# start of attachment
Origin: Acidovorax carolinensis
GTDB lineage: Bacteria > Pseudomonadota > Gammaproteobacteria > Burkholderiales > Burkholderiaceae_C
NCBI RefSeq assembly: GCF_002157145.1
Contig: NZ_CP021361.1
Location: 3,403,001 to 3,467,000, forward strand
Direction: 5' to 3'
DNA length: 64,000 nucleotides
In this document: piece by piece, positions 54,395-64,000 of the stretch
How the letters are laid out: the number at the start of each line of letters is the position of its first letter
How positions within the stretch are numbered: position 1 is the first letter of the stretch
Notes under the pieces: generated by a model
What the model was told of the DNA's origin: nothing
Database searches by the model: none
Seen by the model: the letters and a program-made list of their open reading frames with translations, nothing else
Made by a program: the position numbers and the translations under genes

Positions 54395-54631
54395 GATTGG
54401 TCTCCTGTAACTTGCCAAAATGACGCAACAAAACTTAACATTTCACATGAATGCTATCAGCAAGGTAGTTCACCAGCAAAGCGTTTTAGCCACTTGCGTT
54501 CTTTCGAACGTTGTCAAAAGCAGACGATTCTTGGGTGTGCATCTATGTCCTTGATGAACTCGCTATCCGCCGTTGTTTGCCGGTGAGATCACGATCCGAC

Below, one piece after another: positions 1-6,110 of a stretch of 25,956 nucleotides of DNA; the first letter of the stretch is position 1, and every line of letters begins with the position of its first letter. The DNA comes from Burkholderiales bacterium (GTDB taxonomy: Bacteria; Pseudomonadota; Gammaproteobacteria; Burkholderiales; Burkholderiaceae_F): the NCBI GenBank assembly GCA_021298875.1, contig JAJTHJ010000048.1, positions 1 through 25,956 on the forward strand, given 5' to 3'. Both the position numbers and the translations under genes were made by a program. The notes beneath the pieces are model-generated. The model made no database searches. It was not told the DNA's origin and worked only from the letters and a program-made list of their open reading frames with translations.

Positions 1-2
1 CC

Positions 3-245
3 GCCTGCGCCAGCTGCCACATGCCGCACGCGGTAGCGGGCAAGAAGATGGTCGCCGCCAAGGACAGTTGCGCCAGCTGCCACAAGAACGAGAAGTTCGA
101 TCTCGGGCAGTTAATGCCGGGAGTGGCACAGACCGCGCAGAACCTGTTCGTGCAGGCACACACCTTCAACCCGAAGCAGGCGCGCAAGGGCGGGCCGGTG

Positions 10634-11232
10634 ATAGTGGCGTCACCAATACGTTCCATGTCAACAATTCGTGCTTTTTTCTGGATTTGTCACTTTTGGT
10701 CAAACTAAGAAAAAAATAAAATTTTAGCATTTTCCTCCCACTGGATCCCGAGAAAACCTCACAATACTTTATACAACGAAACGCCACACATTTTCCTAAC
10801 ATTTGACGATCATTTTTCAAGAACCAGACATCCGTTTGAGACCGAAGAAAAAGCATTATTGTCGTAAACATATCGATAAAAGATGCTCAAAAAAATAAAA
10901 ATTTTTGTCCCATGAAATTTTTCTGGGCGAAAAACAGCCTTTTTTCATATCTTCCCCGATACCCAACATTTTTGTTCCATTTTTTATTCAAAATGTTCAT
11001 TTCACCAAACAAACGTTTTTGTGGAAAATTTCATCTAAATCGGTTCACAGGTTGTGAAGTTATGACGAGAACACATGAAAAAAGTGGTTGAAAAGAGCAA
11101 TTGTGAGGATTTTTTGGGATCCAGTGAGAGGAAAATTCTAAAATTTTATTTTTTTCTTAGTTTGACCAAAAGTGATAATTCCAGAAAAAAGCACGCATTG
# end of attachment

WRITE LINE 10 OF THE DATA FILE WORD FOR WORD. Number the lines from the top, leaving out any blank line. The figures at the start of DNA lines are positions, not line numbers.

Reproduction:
How positions within the stretch are numbered: position 1 is the first letter of the stretch